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The Hunchback of Notre Dame | Study Guide

Victor Hugo

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Victor Hugo | Biography


Victor Hugo was born on February 26, 1802, in Besançon, France, and became one of the country's most famous poets, novelists, and playwrights during the Romantic era. Although Hugo originally studied to become a lawyer, his passion for writing overtook him, and he published his first novel, Han d'Islande, when he was 21. Hugo clearly sided with the new Romantic movement, which emphasized the individual, the subjective, and the emotional over the older Classicism, which prized order, rationality, and balance. After one of his first plays—Marion de Lorme—was censored, he responded with another anti-Classical play, Hernani. Backed by a host of Romantic artists, he won over the theatergoers' approval and gained a foothold for the movement. His publication of Notre-Dame de Paris: 1482 eight years later cemented his fame as a notable French Romantic writer, and he went on to greater celebrity later in life with the novel Les Misérables.

Much of Hugo's writing is a reflection of the political turmoil he saw during his lifetime—The Hunchback of Notre Dame was written during the July Revolution of 1830, when angry protesters forced King Charles X to abdicate the throne and Louis-Philippe was proclaimed the new king. Hugo campaigned against causes such as capital punishment, a belief that can be seen in the tragic fates of characters in The Hunchback of Notre Dame. Hugo was also inspired to write The Hunchback of Notre Dame by his awe and reverence for Gothic architecture in Paris, much of which had been destroyed by the time he wrote the novel. When Notre-Dame de Paris was published in English in 1833, the English translation bore the title The Hunchback of Notre Dame. Hugo disliked the translated title for placing Quasimodo at the novel's center instead of the Notre-Dame Cathedral as he intended.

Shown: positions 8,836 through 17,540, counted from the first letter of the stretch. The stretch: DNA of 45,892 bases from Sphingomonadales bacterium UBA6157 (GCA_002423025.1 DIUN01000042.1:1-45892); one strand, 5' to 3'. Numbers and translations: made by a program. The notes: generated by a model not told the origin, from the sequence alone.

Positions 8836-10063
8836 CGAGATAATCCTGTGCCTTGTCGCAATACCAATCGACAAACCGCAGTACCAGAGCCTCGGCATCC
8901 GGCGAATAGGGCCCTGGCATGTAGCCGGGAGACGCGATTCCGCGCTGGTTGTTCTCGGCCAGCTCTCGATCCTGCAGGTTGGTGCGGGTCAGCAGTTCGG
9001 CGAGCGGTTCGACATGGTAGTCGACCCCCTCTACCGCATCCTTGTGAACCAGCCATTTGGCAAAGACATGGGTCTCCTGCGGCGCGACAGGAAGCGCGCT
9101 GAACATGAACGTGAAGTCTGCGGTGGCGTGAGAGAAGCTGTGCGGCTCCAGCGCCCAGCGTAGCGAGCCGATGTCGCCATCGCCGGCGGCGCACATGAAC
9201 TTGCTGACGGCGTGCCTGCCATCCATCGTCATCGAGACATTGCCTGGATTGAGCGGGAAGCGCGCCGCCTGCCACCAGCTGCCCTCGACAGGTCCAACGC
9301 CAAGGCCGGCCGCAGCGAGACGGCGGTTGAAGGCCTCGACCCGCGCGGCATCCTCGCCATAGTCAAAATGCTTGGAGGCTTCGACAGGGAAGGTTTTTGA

The Hunchback of Notre Dame was met with much excitement upon its publication and became widely popular in France. Its fervent descriptions of Notre-Dame Cathedral led to the development of a historical preservation society, as well as the restoration of the cathedral. However, by 1851 Hugo was forced to flee the country for Brussels after a coup by a political group that espoused authoritarianism. Hugo remained in Brussels for nearly 20 years, finally returning to Paris to become a deputy in the National Assembly. He died on May 22, 1885. He was preceded in death by his wife and two sons. His body was buried in the Pantheon, a former church dedicated to the memory of great French citizens.

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